"We see many people who are constantly being disconnected who find power to be a very significant part of their spending," says Tim Bennett, chief executive of National Building Financial Capability Charity Trust.

This week, a government investigation found those who can't afford to pay their bills on time are being charged up to 26 per cent more for their power.

That's because power companies offer so-called "prompt payment discounts," which look like savings but are really just penalties for those who pay late.

Meridian Energy has now officially pulled the plug on the practice. 

"We're getting rid of the prompt payment discount because it's fundamentally unfair, especially to customers who struggle to pay their bills," says chief executive Neal Barclay.

The move has been welcomed by Energy Minister Megan Woods.

"I'm absolutely thrilled by the leadership that Meridian's showing today, that they've listened to what I think are really compelling arguments - that essentially we had a penalty for those who struggle to pay their power bills the most."

"It's great, I think really they were misleading and they were late payment penalty fees most impacting low income Kiwis and I urge other retailers to do it as well," says Green MP Gareth Hughes.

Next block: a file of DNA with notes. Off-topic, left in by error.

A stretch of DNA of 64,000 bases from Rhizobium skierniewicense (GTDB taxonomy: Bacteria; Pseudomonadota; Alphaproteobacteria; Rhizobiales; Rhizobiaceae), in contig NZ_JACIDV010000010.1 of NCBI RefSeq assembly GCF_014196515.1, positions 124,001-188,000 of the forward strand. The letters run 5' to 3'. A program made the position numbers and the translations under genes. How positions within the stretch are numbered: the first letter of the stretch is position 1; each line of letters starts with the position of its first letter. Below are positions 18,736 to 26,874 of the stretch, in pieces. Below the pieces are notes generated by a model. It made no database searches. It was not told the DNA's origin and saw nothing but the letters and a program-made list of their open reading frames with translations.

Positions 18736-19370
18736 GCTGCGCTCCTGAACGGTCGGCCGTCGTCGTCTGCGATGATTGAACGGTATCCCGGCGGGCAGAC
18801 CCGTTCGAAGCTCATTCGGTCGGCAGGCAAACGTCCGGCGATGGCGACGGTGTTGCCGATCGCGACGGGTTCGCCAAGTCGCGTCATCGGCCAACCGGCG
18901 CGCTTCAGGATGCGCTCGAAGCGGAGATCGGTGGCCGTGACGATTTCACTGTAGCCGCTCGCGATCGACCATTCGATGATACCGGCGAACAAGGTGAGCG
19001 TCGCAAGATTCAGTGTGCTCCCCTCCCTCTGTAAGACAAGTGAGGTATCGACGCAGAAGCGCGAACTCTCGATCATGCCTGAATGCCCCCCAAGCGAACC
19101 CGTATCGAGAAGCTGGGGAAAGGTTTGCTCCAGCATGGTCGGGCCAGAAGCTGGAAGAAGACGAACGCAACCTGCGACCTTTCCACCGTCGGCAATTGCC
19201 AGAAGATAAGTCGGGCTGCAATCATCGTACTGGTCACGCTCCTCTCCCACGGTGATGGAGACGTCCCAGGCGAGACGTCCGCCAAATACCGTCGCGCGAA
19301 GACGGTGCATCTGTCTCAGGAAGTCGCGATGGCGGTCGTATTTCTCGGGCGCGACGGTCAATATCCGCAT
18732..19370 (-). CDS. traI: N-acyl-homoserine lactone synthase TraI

"One company at least has seen sense and is going to treat people fairly regardless of how much income they've got," added Mr Bennett.

The Meridian logo Source: 1 NEWS

Other major power companies were contacted by 1 NEWS to see if they'd follow suit.

While Genesis, Contact and Mercury have no plans to ditch their prompt payment discounts, Trustpower is considering it.

Smaller retailers like Pulse Energy, who have already ditched the practice, call the payments deceptive and want them gone for good.

Meridian is set to replace the discount scheme with credits of equal value for all customers and says no one will be worse off. 

"The total cost to us is $5 million so that's money back into those customers' pockets," says Mr Barclay.

The government is now considering further actions to bring prices down. 

The move comes just days after government investigation into electricity prices questioned the fairness of the practice. Source: 1 NEWS